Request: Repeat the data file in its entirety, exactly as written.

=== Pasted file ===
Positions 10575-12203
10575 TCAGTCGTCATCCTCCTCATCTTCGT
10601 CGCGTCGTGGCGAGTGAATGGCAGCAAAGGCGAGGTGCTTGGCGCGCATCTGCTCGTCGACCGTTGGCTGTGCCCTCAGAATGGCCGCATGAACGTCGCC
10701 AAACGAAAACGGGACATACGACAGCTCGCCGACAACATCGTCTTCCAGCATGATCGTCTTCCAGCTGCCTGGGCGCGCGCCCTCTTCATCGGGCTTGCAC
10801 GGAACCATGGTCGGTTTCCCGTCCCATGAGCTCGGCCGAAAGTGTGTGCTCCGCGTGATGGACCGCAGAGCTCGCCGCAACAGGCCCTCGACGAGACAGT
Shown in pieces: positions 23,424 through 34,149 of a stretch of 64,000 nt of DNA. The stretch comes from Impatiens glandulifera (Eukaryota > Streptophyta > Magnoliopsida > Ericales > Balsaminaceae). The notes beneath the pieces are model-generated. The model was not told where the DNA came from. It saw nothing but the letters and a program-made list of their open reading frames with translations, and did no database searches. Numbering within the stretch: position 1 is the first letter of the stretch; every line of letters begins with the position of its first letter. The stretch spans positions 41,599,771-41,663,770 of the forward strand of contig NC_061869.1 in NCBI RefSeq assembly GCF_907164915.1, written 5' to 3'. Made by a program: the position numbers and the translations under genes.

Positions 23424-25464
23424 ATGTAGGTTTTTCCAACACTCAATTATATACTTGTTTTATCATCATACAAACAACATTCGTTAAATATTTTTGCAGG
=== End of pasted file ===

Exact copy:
Positions 10575-12203
10575 TCAGTCGTCATCCTCCTCATCTTCGT
10601 CGCGTCGTGGCGAGTGAATGGCAGCAAAGGCGAGGTGCTTGGCGCGCATCTGCTCGTCGACCGTTGGCTGTGCCCTCAGAATGGCCGCATGAACGTCGCC
10701 AAACGAAAACGGGACATACGACAGCTCGCCGACAACATCGTCTTCCAGCATGATCGTCTTCCAGCTGCCTGGGCGCGCGCCCTCTTCATCGGGCTTGCAC
10801 GGAACCATGGTCGGTTTCCCGTCCCATGAGCTCGGCCGAAAGTGTGTGCTCCGCGTGATGGACCGCAGAGCTCGCCGCAACAGGCCCTCGACGAGACAGT
Shown in pieces: positions 23,424 through 34,149 of a stretch of 64,000 nt of DNA. The stretch comes from Impatiens glandulifera (Eukaryota > Streptophyta > Magnoliopsida > Ericales > Balsaminaceae). The notes beneath the pieces are model-generated. The model was not told where the DNA came from. It saw nothing but the letters and a program-made list of their open reading frames with translations, and did no database searches. Numbering within the stretch: position 1 is the first letter of the stretch; every line of letters begins with the position of its first letter. The stretch spans positions 41,599,771-41,663,770 of the forward strand of contig NC_061869.1 in NCBI RefSeq assembly GCF_907164915.1, written 5' to 3'. Made by a program: the position numbers and the translations under genes.

Positions 23424-25464
23424 ATGTAGGTTTTTCCAACACTCAATTATATACTTGTTTTATCATCATACAAACAACATTCGTTAAATATTTTTGCAGG